I studied political science and photography at UC, then went on to a community college for courses in international politics and the history of China, followed by a study of libel law at Hastings College of Law in San Francisco—all on the GI Bill. By then I had landed a job across the bay at a small daily newspaper in Richmond, a city where Henry Kaiser had turned out fleets of Liberty Ships during the Second World War.
When I was hired, I figured my career had begun, so I never applied for a degree. But what I learned has never been wasted, contributing to the fund of knowledge that a good journalist must possess.
Our living situation was better but still not ideal. Late in 1952, we moved from San Francisco’s cramped studio apartment into what had been temporary war housing for Richmond’s shipyard workers, a series of box-like units spread over an area called Triangle Village. Our new housing was barely adequate, in addition to which it was dangerous and noisy.
Unfenced railroad tracks that ran along the edge of the tract put children, including our daughter Cindy, at risk. The 24-hour-a-day noise of trains roaring by disrupted what serenity Triangle offered and made a full night’s sleep almost impossible. We began looking around for a better, safer place to raise a family; we turned once more to the GI Bill.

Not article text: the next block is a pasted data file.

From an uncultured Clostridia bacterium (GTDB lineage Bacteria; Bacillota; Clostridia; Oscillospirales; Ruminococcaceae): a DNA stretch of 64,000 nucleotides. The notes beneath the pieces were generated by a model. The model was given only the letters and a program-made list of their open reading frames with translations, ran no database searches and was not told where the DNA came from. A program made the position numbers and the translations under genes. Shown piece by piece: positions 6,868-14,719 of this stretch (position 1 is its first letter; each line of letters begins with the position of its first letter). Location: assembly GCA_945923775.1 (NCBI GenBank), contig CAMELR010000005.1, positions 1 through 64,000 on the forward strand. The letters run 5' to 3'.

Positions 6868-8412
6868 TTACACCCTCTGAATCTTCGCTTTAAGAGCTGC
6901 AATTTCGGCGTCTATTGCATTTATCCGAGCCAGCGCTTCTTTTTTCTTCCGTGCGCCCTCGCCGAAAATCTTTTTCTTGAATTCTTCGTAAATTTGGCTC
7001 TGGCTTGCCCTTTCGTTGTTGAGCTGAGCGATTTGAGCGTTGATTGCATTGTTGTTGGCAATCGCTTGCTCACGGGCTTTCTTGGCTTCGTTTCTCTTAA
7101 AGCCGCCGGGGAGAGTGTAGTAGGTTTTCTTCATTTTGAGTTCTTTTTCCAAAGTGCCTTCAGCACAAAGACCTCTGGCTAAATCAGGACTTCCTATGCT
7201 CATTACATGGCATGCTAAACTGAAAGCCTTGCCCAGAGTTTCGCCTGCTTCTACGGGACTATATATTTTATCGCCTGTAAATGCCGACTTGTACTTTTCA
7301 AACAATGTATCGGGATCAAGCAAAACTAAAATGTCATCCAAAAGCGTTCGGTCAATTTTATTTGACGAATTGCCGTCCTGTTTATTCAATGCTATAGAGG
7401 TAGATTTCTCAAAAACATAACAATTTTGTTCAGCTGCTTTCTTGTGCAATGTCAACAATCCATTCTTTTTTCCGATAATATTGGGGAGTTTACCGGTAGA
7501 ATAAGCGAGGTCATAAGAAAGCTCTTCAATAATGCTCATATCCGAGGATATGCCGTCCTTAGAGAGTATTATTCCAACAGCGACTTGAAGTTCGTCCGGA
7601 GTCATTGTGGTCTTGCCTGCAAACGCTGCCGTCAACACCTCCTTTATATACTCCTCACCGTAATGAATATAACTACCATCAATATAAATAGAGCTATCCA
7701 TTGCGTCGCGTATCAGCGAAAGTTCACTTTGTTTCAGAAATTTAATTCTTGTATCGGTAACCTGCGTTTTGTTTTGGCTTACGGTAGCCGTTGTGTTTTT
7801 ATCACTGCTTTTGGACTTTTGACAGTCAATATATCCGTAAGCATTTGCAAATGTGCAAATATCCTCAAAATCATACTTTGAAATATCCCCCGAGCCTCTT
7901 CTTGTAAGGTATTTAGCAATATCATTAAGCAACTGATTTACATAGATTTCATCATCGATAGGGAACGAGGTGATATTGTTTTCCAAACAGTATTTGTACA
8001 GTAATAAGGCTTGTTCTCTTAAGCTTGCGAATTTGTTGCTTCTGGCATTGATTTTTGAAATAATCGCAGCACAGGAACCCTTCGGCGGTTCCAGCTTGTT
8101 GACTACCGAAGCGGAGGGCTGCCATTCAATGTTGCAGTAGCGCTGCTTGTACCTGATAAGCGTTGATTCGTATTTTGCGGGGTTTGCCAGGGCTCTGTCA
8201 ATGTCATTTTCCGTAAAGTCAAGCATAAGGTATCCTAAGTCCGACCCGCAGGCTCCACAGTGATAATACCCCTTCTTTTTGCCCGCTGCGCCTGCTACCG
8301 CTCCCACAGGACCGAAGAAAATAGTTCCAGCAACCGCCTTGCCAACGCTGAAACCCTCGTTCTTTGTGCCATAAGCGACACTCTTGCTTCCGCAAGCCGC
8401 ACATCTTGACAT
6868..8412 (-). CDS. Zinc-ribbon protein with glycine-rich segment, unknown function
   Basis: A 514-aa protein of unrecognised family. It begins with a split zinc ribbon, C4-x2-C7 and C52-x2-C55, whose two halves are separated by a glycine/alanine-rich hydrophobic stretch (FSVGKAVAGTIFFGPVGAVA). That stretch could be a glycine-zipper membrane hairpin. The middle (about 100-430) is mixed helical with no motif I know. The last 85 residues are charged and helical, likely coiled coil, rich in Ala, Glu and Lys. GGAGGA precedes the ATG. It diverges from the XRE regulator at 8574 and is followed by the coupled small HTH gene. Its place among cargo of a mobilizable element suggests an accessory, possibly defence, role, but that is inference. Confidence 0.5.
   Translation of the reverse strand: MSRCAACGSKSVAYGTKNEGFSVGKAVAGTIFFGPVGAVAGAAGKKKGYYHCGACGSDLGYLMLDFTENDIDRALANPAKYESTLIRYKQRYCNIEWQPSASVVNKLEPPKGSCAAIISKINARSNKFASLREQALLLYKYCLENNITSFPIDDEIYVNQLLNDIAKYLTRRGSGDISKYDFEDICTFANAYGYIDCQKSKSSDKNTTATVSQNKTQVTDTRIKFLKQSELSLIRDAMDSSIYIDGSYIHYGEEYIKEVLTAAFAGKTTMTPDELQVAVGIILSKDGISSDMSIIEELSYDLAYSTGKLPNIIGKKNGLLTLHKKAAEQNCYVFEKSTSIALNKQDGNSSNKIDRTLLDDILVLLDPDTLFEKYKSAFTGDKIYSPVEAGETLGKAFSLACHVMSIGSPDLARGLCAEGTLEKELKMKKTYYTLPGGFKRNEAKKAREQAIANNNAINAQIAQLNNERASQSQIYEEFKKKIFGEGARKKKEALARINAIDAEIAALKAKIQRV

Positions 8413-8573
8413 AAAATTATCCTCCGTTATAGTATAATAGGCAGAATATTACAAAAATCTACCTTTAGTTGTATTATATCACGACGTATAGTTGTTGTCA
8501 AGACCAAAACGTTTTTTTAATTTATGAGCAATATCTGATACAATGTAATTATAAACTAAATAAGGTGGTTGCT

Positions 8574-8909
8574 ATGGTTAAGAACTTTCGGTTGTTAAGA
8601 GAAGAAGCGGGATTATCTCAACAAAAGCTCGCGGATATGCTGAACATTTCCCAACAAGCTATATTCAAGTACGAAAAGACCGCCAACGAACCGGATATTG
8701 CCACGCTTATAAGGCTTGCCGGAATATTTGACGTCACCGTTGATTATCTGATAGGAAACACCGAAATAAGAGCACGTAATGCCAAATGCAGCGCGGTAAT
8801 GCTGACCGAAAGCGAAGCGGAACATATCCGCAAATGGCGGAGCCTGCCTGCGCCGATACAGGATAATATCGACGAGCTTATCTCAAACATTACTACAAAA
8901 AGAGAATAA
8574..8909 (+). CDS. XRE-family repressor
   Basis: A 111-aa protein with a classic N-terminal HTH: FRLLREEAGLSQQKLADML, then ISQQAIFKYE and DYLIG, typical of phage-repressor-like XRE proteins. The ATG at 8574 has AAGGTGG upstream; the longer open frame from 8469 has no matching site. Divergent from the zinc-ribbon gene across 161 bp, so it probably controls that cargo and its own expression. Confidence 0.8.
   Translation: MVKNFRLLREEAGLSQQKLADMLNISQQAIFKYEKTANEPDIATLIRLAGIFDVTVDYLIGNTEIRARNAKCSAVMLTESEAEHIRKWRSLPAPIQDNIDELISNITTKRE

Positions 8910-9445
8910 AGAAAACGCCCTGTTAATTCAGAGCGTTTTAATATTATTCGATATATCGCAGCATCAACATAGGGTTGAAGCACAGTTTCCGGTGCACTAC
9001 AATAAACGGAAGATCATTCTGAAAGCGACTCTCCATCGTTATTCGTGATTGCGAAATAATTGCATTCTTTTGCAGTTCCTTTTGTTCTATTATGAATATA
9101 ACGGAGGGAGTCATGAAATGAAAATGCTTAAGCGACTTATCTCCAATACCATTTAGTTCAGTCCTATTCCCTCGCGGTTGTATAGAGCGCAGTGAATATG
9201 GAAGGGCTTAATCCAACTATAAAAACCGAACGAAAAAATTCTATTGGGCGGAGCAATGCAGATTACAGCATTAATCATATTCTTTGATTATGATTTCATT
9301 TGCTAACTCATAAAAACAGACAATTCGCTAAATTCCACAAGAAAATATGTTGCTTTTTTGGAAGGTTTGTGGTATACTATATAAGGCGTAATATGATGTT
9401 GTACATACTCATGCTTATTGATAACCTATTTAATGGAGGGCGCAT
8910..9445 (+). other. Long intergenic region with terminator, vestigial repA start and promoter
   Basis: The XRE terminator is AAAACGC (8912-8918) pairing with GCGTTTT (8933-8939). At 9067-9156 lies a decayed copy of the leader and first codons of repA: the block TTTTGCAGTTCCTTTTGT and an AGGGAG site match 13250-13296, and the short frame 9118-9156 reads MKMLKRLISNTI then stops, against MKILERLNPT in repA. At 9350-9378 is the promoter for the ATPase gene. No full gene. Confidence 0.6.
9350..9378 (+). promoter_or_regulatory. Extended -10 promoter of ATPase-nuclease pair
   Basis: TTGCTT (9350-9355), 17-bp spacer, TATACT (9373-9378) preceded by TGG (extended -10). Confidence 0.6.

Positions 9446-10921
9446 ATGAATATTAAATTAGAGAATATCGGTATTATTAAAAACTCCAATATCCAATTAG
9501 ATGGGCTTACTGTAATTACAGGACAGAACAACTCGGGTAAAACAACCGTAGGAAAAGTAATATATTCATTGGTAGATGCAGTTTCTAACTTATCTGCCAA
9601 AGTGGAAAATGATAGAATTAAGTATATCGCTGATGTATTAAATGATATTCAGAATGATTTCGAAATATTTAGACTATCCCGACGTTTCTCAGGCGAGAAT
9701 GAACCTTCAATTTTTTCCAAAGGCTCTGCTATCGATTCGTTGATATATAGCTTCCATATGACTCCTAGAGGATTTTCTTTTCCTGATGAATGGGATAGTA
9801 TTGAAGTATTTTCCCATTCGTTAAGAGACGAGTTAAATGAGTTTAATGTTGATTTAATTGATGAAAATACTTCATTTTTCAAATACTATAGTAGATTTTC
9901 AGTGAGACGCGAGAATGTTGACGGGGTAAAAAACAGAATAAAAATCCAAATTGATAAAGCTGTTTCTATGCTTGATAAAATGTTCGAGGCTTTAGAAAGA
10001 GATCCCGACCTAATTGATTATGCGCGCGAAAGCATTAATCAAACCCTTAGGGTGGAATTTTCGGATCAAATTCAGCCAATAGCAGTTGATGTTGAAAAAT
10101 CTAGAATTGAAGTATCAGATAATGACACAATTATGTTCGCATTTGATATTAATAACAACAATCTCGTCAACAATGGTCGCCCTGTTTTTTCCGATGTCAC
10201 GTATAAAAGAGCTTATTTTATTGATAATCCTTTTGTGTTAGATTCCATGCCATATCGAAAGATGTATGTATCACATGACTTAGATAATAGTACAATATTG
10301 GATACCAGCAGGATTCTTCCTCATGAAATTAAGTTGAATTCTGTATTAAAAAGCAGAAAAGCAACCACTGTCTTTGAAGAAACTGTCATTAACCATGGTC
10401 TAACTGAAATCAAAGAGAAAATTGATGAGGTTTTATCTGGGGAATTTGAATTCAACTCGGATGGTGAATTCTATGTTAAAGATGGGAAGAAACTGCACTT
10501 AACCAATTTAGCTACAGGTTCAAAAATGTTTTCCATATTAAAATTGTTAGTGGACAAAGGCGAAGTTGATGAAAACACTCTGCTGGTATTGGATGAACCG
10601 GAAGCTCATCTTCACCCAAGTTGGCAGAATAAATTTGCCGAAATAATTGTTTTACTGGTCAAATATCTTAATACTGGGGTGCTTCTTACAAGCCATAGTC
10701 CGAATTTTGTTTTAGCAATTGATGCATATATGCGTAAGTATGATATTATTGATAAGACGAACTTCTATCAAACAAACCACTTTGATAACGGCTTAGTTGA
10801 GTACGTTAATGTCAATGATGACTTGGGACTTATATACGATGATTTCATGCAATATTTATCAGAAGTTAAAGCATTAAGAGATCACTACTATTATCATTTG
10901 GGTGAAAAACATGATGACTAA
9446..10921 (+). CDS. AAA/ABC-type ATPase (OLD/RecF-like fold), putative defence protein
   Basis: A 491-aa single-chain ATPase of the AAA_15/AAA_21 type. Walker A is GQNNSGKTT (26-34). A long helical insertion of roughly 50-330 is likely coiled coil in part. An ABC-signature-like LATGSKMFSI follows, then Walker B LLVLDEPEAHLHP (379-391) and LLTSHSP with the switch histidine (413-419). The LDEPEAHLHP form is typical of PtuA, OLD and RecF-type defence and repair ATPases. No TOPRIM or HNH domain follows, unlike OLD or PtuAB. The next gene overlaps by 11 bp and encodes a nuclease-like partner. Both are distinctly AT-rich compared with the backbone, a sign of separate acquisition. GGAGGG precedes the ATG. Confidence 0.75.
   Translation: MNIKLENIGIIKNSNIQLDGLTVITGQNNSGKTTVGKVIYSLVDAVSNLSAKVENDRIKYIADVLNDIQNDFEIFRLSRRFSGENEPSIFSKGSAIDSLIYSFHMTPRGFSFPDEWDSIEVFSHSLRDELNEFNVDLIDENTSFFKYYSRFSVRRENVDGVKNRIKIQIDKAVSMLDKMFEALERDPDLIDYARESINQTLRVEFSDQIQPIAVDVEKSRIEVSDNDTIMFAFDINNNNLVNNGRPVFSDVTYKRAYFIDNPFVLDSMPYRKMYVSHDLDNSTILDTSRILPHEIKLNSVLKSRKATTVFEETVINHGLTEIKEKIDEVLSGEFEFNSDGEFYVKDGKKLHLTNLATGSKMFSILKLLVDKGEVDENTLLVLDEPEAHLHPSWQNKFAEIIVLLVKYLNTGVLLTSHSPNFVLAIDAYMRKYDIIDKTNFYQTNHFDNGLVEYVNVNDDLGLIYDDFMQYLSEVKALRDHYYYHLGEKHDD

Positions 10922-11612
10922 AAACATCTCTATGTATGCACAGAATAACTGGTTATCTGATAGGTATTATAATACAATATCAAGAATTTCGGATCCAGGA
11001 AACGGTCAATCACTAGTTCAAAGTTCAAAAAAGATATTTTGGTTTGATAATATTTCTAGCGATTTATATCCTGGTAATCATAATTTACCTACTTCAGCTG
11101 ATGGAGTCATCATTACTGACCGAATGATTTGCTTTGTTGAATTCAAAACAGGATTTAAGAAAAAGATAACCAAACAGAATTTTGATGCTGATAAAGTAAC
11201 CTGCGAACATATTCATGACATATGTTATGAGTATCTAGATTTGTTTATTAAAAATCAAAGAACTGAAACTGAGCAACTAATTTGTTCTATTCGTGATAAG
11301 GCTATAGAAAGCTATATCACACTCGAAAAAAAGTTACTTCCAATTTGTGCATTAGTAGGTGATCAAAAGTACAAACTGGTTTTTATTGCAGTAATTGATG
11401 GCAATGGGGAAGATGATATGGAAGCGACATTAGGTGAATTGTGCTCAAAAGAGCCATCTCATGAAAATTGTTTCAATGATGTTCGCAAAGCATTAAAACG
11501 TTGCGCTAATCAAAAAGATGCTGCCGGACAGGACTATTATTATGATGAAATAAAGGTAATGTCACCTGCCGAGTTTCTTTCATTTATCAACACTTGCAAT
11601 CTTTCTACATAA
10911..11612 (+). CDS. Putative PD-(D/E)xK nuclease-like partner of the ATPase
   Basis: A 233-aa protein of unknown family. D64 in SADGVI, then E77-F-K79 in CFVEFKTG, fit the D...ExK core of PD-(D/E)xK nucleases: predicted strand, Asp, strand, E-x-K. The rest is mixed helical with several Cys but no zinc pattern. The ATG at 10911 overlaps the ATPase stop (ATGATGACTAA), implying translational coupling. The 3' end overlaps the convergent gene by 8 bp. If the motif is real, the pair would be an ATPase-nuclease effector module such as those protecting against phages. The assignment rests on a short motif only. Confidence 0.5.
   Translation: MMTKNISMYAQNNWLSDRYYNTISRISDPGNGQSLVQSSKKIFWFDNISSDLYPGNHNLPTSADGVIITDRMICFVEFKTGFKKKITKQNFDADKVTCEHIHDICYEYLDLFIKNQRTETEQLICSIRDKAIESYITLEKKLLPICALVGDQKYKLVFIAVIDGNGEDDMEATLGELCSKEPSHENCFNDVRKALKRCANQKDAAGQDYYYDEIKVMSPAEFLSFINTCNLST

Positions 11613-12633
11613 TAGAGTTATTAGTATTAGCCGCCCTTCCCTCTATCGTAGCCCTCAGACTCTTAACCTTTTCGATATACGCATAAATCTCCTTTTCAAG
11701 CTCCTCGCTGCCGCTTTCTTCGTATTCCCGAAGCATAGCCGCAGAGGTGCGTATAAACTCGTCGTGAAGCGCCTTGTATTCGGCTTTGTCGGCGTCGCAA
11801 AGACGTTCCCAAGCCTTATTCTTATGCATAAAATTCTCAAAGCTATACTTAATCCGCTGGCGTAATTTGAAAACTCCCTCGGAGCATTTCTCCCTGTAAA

After weeks of searching, we found what we wanted under construction in the hills overlooking Richmond. The builder was asking $12,500. Meanwhile, I had applied to the VA for a loan under the GI Bill and on February 18, 1954, received a certificate of eligibility. Improbably, on a newspaper salary of $75 a week we were able to buy the house with no down payment, a loan partially guaranteed by Uncle Sam, and a 4 percent interest rate—all this from a government that I thought had abandoned us. I still have that certificate.
Our second daughter, Linda, was born in the home we occupied for ten years before moving up to a larger place on a two-acre lot at the foot of Mt. Diablo. Our son Allen came along as my career flourished at the Oakland Tribune and reached new heights when I moved on to the Los Angeles Times, where I shared in three Gold Medal Pulitzer Prizes as a reporter and then a columnist.
The GI Bill offered veterans an emotional as well as a financial boost. This was especially true for those of us who fought in the Korean War and returned not to accolades but to silence. It opened the door to a career filled with honors that continued for 57 years. By allowing me to continue my education and to buy a first house, the GI Bill gave my entire family a start. It was America’s ultimate thank-you for a year at war.
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